The dust from the NRA’s 2015 World Shooting Championship (WSC) in West Virginia has settled and a new world champion has emerged. Professional shooter Bruce Piatt has earned the high title, edging out Daniel Horner of the US Army Markmanship Unit by just three points.

Presented by Magpul, the WSC gathered some of the world’s most skilled shooters in an intense three-day competition from September 24 to 26 in a bid to crown the world’s best shooter.

At the end of it all, top honors went to a seasoned firearms instructor and competitor from New Jersey.

“It’s been a very challenging and rewarding 3 days at the NRA World Shooting Championship,” Piatt wrote on Facebook. “Twelve different shooting disciplines combined into one match. The title of World Shooting Champion and a big check is making the trip home with me tomorrow. Thanks go out to all of my sponsors and family for making it possible for me to shoot as much as I do. To the people at the NRA and Magpul for putting on this event and for everyone who worked so hard to make it a success.”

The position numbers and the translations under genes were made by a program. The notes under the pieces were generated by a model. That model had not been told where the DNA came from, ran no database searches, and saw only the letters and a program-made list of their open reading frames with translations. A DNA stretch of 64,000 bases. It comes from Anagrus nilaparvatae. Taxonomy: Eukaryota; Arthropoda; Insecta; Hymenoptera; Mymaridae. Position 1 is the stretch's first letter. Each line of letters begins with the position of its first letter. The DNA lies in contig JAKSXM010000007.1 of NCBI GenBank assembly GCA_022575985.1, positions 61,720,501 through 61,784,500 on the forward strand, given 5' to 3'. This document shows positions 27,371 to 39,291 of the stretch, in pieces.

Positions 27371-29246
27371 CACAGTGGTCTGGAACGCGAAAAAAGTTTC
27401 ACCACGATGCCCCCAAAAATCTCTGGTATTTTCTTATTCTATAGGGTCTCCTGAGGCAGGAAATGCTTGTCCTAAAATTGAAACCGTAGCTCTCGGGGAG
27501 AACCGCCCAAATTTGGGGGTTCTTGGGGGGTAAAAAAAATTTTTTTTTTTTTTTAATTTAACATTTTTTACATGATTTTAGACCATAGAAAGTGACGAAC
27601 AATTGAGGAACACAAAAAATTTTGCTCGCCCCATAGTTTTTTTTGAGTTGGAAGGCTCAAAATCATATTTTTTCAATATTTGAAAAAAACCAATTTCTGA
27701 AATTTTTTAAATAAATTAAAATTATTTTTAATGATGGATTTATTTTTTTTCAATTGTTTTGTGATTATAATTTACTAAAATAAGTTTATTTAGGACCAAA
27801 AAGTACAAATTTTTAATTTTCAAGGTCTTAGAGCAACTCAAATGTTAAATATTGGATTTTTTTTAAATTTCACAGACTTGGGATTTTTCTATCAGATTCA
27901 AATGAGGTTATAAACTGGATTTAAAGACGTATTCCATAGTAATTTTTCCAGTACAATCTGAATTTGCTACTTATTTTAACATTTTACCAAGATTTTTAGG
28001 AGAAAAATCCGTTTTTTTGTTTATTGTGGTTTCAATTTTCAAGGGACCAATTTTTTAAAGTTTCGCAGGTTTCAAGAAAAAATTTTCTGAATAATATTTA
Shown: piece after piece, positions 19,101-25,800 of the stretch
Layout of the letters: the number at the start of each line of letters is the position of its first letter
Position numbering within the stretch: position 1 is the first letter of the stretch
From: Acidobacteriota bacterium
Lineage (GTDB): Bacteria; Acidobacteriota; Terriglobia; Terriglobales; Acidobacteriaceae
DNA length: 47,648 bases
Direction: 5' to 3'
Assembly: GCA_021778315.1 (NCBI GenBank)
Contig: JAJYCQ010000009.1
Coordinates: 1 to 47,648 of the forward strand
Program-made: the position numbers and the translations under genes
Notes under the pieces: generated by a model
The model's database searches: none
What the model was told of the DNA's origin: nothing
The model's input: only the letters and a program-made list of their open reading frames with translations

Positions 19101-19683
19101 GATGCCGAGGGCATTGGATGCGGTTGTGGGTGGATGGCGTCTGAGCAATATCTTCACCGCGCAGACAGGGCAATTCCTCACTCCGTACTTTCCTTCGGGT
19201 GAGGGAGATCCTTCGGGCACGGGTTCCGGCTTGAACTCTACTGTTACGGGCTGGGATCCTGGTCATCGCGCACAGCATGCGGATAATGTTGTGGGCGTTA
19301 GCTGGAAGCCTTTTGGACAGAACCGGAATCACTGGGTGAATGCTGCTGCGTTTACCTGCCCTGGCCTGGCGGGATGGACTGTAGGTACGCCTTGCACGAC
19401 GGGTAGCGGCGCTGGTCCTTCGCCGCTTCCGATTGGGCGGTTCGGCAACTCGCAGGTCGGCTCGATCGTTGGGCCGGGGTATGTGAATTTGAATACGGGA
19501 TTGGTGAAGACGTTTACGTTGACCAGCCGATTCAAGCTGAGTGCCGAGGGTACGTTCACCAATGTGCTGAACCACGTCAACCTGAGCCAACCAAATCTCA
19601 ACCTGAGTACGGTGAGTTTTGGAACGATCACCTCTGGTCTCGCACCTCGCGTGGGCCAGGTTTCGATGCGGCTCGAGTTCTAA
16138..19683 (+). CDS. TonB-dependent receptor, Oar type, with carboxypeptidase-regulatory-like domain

Piatt, a five-time winner of the Bianchi Cup, recently won his first Heavy Metal Optics Division at the FNH-USA 3-Gun Championship in West Virginia earlier this month. With the WSC win under his belt, Piatt can truly lay claim to being the “undisputed World Shooting Champion.” Piatt also received $25,000 from the WSC’s overall prize pool of $250,000 in cash and awards. The top five overall shooters were rounded out by Greg Jordan, Jerry Miculek, and BJ Norris, who placed third, fourth, and fifth, respectively.

Overall ladies winner Dianna Muller hoists her first-place check.
Overall ladies winner Dianna Muller hoists her first-place check.

Dianna Muller won the Ladies overall, followed by Lena Miculek and Gabby Franco.

“This just happened!! I pulled off a win at the NRA World Championships, 12 disciplines over 3 days! Thanks to my Daddy-o for teaching me fundamentals!!” an ecstatic Muller posted to her Facebook.

The WSC’s 12 stages included cowboy action shooting, running and gunning in a 3-gun-esque format, and long-distance shooting out to 600 yards.

Images courtesy NRA

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